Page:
Karnataka voters rate the Siddaramaiah-led Congress government in the state highly when it comes to its performance on schools, electricity and water supply. However, when it comes to creating employment opportunities and tackling corruption, it does not fare so well, a recent survey conducted in Karnataka found. Overall, the state government scored 7.09 on a scale of 10. 

The Association for Democratic Reforms (ADR) and DAKSH, a civil society organization, conducted a survey with 13,244 interviewees across 225 Assembly constituencies in Karnataka. The survey was conducted between December 2017 and February 2018 and aims to identify which issues do the people of the state rate as the most important in view of the upcoming Karnataka Assembly elections. It also asked respondents to review the performance of the state government on several important parameters. 

In rural areas, voters said the government did a good job on schools (7.58), electricity supply (7.56) and on the food distribution subsidy (7.35). On the other hand, it performed poorly on providing better employment opportunities (6.70), corruption eradication (6.67) and jobs training (6.60). Overall, rural voters rated the government’s performance with a 7.05 out of 10. For rural voters, the biggest issues are access to water supply, better schools and better roads. Whereas, the least important issues are access to the local MLA, anti-terrorism and jobs training.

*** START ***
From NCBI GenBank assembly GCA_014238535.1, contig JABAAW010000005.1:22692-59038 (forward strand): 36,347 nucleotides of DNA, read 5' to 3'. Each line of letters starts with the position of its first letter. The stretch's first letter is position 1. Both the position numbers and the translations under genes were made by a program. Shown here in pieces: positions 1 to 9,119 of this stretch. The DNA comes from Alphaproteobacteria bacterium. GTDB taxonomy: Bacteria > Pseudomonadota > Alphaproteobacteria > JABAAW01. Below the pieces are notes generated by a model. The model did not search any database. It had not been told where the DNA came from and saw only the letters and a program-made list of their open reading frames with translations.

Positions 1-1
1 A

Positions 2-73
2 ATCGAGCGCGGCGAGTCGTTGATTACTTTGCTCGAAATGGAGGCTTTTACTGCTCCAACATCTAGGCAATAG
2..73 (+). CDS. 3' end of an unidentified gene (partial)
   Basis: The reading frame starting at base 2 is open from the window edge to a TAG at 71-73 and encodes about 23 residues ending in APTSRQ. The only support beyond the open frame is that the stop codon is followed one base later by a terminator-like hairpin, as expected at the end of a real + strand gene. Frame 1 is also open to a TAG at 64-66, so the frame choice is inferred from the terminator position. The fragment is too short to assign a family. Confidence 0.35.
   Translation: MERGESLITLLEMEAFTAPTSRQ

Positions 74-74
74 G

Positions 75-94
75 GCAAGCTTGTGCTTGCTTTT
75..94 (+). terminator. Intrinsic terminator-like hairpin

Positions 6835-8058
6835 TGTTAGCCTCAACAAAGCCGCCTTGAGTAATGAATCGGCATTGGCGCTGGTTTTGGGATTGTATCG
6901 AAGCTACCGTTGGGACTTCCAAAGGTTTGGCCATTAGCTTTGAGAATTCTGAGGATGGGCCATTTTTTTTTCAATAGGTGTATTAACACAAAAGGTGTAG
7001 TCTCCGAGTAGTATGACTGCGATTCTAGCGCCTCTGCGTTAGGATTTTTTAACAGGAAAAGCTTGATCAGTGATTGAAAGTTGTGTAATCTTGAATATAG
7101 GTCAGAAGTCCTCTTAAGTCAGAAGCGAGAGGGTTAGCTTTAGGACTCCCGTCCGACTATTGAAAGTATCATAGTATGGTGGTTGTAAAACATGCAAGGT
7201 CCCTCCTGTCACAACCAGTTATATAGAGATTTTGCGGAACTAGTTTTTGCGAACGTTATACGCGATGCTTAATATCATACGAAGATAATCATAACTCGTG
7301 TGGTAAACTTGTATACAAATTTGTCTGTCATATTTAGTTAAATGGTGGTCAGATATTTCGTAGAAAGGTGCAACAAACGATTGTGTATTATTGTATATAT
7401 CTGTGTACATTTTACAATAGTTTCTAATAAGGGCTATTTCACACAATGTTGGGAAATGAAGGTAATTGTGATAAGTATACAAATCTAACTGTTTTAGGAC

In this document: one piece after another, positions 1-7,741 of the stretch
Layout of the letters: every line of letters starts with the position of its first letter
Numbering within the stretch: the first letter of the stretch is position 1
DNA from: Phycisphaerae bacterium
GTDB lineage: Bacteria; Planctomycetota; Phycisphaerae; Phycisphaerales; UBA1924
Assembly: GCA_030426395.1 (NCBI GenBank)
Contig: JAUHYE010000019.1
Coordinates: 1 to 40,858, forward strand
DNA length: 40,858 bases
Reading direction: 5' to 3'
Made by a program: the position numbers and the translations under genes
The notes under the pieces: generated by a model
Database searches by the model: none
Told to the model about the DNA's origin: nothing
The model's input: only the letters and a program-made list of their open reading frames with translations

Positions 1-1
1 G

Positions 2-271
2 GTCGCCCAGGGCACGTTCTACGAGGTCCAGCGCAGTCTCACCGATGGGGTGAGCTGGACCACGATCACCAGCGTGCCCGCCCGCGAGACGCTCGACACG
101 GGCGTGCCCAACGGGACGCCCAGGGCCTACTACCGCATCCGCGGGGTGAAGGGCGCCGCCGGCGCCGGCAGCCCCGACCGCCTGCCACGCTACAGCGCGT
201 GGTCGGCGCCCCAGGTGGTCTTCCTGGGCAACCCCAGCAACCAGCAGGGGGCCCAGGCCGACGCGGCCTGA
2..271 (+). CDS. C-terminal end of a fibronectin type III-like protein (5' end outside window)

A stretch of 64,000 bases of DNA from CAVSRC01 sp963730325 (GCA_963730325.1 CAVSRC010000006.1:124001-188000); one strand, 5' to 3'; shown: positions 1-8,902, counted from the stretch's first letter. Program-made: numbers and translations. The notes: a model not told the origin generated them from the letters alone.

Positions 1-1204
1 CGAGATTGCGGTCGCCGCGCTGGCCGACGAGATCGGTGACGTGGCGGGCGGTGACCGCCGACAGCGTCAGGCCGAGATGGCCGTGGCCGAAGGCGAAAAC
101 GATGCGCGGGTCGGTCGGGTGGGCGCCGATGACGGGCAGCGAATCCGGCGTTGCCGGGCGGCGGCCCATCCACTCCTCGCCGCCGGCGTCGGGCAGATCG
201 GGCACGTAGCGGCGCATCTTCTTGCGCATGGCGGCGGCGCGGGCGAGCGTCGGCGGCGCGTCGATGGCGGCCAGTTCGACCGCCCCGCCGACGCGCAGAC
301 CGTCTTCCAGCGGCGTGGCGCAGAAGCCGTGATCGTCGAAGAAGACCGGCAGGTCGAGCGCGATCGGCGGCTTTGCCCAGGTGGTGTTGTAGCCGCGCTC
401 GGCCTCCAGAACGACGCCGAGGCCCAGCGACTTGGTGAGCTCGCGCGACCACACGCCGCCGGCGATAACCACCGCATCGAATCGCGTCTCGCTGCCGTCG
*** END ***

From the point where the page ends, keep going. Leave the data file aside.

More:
Urban voters said the government did a good job on schools (7.85), electricity supply (7.83) and public transport (7.61). They also said the government performed poorly on creating public services such as public toilets and footpaths (6.79), corruption eradication (6.77) and jobs training (6.40). For these voters, the biggest issues are access to clean water supply, better electricity supply and better schools. The least important issues for urban Karnataka are jobs training, zone regulations and anti-terrorism. 

Sixty seven percent of all voters said the political party of the candidate is important for them when they vote. Eighty six said a good candidate is important. Forty two percent said their vote will also depend on the choice of a good CM candidate, while 37% said the religion of the candidate was important and 36% said the candidate’s caste was important

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